In my last blog post I wrote about the influence of social contexts upon one’s reading, specifically that of my friend Duncan Kramer’s copy of The Penguin Book of Contemporary British Poetry, and my discovery in it of a host of poets including Hugo Williams and Douglas Dunn. I have made many countless discoveries this way through friends like Naomi Jaffa, Michael Laskey, Jean Sprackland, Andy Brown and Peter Carpenter. Each one of their recommendations has gone off in my life like a tiny time bomb, the effects of which are still resonating on all kinds of levels, not least pleasure. I am going to come back to these in future posts.
But there are also some discoveries you make on your own, by following your nose, and these are just as precious to me. One of these is the work of the Estonian scholar, politician and poet Jaan Kaplinski. I try to read something by him on most days; increasingly I am thinking of him as my desert island poet, the one I would keep above all others. I can’t really explain this any more rationally than to say I just like being in his presence. That’s it. Reading his poems I feel as though he is sitting across the room/table/chair from me, silently nodding or smiling. As Philip Gross said in his seminal early review of his work ‘Very conscious of the places words cannot reach, his poems create a space around them that is intensely good to be in.’ That pretty much sums it up for me. It reminds me of an Ethan Canin quote somewhere in Anne Lamott’s Bird by Bird which says that the most important thing a storyteller needs is a narrative voice the reader will find likeable. Kaplinski possesses this.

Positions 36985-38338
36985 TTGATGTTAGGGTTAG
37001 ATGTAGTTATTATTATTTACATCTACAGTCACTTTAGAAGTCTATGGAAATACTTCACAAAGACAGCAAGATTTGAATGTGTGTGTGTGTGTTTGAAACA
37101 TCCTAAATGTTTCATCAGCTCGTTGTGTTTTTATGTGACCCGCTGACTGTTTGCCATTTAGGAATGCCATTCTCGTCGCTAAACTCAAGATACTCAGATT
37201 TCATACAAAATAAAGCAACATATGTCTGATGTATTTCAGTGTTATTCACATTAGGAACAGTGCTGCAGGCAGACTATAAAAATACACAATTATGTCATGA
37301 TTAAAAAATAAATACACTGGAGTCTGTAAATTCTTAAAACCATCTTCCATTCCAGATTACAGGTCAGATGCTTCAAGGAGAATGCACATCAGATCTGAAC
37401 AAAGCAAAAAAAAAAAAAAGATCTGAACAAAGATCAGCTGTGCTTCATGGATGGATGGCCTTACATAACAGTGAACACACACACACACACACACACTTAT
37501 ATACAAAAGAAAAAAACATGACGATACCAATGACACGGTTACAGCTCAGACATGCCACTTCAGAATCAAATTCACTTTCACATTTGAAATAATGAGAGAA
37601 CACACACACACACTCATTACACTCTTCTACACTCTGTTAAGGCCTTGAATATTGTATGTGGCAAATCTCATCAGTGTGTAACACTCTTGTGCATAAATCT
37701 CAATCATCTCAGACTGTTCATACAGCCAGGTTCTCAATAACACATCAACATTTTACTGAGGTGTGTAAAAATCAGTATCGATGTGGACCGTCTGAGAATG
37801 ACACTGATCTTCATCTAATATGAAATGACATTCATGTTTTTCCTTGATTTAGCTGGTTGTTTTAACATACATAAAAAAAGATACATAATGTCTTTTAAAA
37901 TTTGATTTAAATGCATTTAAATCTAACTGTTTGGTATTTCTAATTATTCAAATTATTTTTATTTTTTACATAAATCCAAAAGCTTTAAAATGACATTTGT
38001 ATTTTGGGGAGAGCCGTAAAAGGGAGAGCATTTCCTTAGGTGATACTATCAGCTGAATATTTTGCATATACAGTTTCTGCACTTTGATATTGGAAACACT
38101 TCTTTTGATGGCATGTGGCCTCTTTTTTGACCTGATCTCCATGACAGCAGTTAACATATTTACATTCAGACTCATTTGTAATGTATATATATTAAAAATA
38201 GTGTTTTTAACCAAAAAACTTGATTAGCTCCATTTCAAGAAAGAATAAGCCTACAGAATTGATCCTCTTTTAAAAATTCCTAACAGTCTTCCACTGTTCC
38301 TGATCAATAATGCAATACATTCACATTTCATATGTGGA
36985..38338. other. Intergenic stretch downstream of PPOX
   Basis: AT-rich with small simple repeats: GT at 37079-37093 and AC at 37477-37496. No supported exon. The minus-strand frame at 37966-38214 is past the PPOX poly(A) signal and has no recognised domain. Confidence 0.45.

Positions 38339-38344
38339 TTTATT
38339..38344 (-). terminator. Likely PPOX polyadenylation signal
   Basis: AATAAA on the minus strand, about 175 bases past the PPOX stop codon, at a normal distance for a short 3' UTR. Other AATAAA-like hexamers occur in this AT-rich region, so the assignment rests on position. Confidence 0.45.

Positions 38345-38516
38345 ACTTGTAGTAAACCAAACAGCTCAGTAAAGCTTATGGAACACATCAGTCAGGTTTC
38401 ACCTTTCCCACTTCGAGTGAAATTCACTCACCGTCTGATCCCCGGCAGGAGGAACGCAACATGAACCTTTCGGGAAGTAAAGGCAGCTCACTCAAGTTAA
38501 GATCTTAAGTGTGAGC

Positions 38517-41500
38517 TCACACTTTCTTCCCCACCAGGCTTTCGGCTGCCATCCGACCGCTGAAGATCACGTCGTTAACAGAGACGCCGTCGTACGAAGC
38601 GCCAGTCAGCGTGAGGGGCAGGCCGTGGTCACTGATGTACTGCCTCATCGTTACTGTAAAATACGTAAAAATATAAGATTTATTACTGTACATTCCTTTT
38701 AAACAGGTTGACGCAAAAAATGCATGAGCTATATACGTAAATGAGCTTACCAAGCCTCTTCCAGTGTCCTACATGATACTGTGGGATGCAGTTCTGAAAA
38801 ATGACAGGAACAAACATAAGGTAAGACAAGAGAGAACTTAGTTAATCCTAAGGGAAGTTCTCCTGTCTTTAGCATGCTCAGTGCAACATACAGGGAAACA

The poem below is from my favourite of his books, The Wandering Border (Harvill, 1992), translated into beautiful plain English by the author with Sam Hamill and Riina Tamm. I should say at this point that it does not belong in his recent and triumphant Selected Poems (Bloodaxe, 2011) -which you should buy anyway.
What I love about the poem is the way it presents an ordinary sequence of events as though they are at the same time full of mystery and even a little menace, but without any accompanying commentary or moralising. The speaker is explicit: ‘I had no counsel to offer…’ and this applies equally to the presence of ‘night vandals’, the ‘freezing’ June weather and ‘militiamen’, as well as the ‘troubles’ of his friend. The poem pulls back from seeking to be, in the phrase of Seamus Heaney, ‘instrumental or effective’. It is prepared to let things coexist, if not happily, then at least with clarity, allowing the speaker and world he is part of to ‘see his course’, implicitly inviting us to do the same.
This morning was cold, but it warmed about mid-day.
Blue clouds piled up in the north.
I came from a meeting -a discussion of
the teaching of classical languages-
and I was sitting by the river with a friend
who wanted to tell me his troubles.
The water was still high. Two boys
were throwing pebbles from the bank into the river.
I had no counsel to offer… There were
no benches on the bank -probably night vandals
had thrown them into the water once again.
The sun slipped behind a cloud. We were freezing.
We rose and went back to town.
Perhaps he could see his course.
I stopped at a shop for oatmeal and bread.
It was June. Going home, I saw
three young militiamen winding their Rubik’s cube.
Jaan Kaplinksi, from The Wandering Border